“If you allow the digital platforms to just hire workers without any labour market intervention, this would be a throwback to the 19th century when dock workers would queue up by ports to get a day’s work. I’m not saying this is going to happen, but it’s a danger and it sets the scene for a debate like the ministers were having here today on how to regulate and tame the digital economy,” said Ryder when he met the Nordic labour market ministers in Helsinki.
Still few in the Nordic Region
Although platform companies such as Uber, Hilfr, and Foodora have been around in the Nordic Region for more than a decade and despite their rapid growth worldwide, they are still a peripheral phenomenon here. Nordic labour market researchers estimate that just 0.3 to 2.5 percent of the Nordic Region’s working population have worked on platforms.
However, the Nordic labour market ministers want to act promptly and used part of Tuesday’s meeting to discuss how to adapt labour legislation and classify platform work – something that all the Nordic countries are only just in the early stages of doing.
Employed or self-employed?
The platform companies themselves would like to categorise the contractors as self-employed. This would mean that they would not have the same entitlement as employees to things like sick pay, unemployment insurance, and a good work environment.
In Norway, a committee consisting of labour market partners and experts drafted proposals for legislative amendments that will strengthen the rights and security of platform workers.
The platform bears the burden of proof
The proposals include presuming that contractors for digital platforms are employees, with all the rights that come with being employed. Furthermore, if the platform company considers that the contractor should be regarded as self-employed instead, the burden of proof should lie with the platform.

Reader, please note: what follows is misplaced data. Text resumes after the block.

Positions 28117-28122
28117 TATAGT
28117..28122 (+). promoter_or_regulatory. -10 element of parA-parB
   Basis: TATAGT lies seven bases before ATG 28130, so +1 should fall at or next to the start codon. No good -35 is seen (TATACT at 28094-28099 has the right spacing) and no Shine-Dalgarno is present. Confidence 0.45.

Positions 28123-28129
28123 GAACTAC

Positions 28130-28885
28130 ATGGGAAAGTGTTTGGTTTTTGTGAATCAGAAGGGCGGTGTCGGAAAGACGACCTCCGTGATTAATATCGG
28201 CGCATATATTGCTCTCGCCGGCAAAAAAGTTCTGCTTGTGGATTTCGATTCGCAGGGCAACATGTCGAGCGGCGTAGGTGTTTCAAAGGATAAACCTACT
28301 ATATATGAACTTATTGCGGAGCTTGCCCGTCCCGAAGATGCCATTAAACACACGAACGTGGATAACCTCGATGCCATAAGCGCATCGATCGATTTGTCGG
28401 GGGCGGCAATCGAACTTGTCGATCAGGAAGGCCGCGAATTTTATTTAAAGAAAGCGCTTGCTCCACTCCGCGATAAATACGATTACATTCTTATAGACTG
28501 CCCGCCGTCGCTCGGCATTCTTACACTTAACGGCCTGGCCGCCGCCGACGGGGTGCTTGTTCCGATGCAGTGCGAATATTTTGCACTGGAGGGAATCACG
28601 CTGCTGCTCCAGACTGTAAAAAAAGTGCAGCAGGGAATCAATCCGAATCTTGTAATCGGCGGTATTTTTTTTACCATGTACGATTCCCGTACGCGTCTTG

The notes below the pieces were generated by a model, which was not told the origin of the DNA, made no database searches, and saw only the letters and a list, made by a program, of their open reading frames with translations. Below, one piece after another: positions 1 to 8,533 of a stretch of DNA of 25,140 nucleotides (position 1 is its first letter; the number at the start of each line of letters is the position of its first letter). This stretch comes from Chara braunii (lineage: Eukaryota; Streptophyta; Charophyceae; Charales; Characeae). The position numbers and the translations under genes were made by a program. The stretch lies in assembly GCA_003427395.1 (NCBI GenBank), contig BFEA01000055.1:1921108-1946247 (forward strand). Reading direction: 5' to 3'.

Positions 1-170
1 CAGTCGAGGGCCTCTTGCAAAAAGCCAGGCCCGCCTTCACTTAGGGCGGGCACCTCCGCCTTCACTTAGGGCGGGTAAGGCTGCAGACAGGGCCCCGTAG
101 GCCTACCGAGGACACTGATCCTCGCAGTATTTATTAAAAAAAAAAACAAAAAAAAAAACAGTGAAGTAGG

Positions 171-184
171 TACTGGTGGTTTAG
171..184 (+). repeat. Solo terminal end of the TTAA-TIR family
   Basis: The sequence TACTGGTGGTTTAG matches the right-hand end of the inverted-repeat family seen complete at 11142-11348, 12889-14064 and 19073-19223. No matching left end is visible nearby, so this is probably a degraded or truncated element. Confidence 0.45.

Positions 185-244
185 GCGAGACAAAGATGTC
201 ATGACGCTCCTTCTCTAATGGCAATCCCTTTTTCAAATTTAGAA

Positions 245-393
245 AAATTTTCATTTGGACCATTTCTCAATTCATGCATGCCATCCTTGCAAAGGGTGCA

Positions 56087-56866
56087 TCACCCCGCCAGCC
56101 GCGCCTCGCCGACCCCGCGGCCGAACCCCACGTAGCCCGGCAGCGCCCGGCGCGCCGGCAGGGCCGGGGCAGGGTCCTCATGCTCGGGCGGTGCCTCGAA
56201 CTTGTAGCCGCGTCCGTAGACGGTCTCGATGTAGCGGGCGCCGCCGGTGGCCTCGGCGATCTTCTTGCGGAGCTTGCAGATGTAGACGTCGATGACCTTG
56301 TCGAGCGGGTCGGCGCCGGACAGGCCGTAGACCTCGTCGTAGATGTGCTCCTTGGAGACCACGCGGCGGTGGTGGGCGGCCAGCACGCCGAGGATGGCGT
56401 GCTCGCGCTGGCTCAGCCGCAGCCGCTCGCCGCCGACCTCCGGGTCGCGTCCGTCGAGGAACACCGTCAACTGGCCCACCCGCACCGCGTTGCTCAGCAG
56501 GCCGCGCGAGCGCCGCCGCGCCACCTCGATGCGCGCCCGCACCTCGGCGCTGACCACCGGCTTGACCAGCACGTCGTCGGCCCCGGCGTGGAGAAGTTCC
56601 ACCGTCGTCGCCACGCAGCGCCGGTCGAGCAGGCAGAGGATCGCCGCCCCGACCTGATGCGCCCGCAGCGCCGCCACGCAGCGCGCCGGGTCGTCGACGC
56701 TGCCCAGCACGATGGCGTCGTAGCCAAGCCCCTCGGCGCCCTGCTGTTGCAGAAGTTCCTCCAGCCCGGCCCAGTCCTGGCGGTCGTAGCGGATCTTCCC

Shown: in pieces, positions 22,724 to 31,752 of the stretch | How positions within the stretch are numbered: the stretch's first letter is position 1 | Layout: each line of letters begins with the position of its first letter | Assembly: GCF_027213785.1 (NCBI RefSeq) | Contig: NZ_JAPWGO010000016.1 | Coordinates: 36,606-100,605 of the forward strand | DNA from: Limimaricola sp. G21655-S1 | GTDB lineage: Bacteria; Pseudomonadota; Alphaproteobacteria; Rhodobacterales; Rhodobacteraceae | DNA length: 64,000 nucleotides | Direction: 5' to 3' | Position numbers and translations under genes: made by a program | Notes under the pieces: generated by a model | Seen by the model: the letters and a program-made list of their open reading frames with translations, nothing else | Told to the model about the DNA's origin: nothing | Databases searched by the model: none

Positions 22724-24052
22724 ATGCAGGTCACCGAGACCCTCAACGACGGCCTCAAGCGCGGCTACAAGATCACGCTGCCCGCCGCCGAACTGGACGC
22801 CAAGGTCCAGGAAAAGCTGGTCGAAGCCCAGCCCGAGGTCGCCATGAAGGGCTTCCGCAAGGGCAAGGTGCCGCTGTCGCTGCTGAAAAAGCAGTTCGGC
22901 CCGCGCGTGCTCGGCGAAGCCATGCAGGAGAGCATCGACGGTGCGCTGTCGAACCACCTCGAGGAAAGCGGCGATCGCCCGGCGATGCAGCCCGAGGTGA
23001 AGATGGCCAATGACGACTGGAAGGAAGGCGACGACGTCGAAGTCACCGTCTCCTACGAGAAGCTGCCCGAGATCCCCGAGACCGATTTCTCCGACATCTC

Calls for a high Nordic standard
“I know that all the Nordic countries are working in similar ways to ensure that contractors can enjoy the same rights as employees to sick pay, unemployment insurance, and a good work environment. Since the platforms are international companies, it would be an advantage if our national laws were as similar as possible to enable us to set a high Nordic standard for platform workers’ rights,” says Norway’s Minister of Labour and Social Inclusion, Hadia Tajik.
Who should pay for security?
A similar discussion is currently underway in the EU, with the European Commission working on a proposal to regulate platform work.
Several of the platform companies are attempting to anticipate the classification of contractors as employees, and are lobbying for a third category that sits between employed and self-employed.
This can be interpreted as a way for the platforms to avoid the costs of unemployment and sickness benefits, and the responsibility of the workers’ safety and work environment.
No to a “third” form of employment
Several of the Nordic ministers at the meeting firmly distanced themselves from a third category.
“It’s important to ensure that people working through platforms can obtain the right employment status based on the actual circumstances in which the work is being carried out. Finland is not in favour of creating a third category between employees and entrepreneurs,” said Finland’s Minister of Employment, Tuula Haatainen.
Permanent jobs more attractive
During the pandemic, bike and car couriers delivering food to people’s homes grew in popularity. A year ago, Nordic labour market researchers warned that rapidly increasing unemployment could boost the platforms.
We can now see that the Nordic economies have fared relatively well during the pandemic, and the need for labour is growing. People who have the opportunity to get a permanent job tend to shy away from platform-based work.
“Use the Nordic Model!”
However, the Director-General of the ILO Guy Ryder called on the Nordic ministers not to underestimate the risks, but to act.
“I don’t think the Nordics have definitively tamed the platforms, but it’s encouraging that you can see collective bargaining and social dialogue having an impact. Today I’ve heard ministers talking about the appropriate legislation and classification of employment status. So use your Nordic Model, strong institutions, and strong dialogue to make the Nordic Region a good place to tame the platform companies,” said Ryder.